Flying High Again

The Court of Appeals has issued its first-ever (so far as 600 Commerce is aware) decision in a case with its own Wikipedia page. The City of Carrolton annexed a portion of a privately owned airfield, then issued a new ordinance to regulate it. The city then ordered the airport to be closed based on violations of the ordinance, which led the nearby homeowners to sue the city in an attempt to invalidate the ordinance and the closure order, plus an additional lawsuit against the owners of the airport for failing to bring it into compliance with the ordinance. The homeowners prevailed on both summary judgment and in a jury trial, and the Court of Appeals largely affirmed, albeit on a modified basis.

Among other things, the Court’s 48-page opinion held that the ordinance was not a valid exercise of the city’s police power because it did not require notice to the homeowners whose easements burdened the airport property, thereby depriving them of due process. The ordinance was also determined to be unconstitutionally vague, as its use of the term “owner” was ambiguous and its reference to TXDOT’s Model Rules and Regulations did not provide sufficient guidance to tell the “owner” of the airport how it should be operated. The owners of the airport also could not escape judgment on the jury’s verdict merely because the judge retired after the trial and his successor issued the final judgment, nor were they successful in their attempt to inject the Noer-Pennington antitrust doctrine into breach of contract and fiduciary duty claims. The Court remanded the case to the district court for consideration of additional issues based on the Court’s modifications of the trial court’s rulings.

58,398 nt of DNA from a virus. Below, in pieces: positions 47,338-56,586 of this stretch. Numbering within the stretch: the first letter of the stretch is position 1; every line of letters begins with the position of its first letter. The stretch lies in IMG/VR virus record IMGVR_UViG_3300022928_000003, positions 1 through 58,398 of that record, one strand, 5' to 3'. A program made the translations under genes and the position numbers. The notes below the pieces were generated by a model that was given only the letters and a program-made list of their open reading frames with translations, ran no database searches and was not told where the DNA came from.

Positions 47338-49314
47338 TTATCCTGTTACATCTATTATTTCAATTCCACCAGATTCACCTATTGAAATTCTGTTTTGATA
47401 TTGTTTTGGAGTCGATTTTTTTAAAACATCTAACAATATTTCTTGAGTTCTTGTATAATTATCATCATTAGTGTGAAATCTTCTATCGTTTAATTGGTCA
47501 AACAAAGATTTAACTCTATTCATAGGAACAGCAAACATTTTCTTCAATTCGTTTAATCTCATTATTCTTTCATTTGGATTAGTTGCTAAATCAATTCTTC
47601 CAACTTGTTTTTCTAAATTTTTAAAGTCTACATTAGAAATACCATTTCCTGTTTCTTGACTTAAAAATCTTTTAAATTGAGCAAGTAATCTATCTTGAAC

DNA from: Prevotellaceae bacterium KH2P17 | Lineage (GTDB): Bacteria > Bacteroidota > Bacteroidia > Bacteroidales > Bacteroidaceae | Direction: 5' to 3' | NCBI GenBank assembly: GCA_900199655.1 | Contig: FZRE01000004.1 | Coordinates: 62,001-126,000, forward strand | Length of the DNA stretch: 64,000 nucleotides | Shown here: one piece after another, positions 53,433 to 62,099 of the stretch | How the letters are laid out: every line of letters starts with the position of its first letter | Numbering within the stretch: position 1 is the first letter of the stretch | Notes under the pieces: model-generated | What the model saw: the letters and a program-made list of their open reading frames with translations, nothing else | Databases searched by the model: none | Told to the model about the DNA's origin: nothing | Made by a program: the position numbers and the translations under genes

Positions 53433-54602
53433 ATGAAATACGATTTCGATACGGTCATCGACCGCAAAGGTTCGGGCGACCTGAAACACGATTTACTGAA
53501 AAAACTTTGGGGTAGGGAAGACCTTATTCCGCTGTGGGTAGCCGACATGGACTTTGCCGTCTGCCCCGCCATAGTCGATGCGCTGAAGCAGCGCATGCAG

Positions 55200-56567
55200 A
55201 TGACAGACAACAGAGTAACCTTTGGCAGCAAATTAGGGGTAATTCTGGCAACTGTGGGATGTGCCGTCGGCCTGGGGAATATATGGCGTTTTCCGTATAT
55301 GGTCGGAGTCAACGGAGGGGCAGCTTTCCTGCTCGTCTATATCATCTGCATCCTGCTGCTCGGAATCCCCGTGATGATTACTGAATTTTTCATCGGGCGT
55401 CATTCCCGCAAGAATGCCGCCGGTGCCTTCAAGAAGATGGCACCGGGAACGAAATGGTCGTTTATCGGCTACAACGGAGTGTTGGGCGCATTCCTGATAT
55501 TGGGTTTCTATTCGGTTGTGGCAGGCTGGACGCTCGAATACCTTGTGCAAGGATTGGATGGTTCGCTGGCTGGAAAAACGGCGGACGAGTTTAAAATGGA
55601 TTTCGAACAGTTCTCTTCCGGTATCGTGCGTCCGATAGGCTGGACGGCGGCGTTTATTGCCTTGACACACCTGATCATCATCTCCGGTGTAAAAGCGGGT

Noell v. City of Carrolton, No. 05-11-01377-CV

Recent Related Posts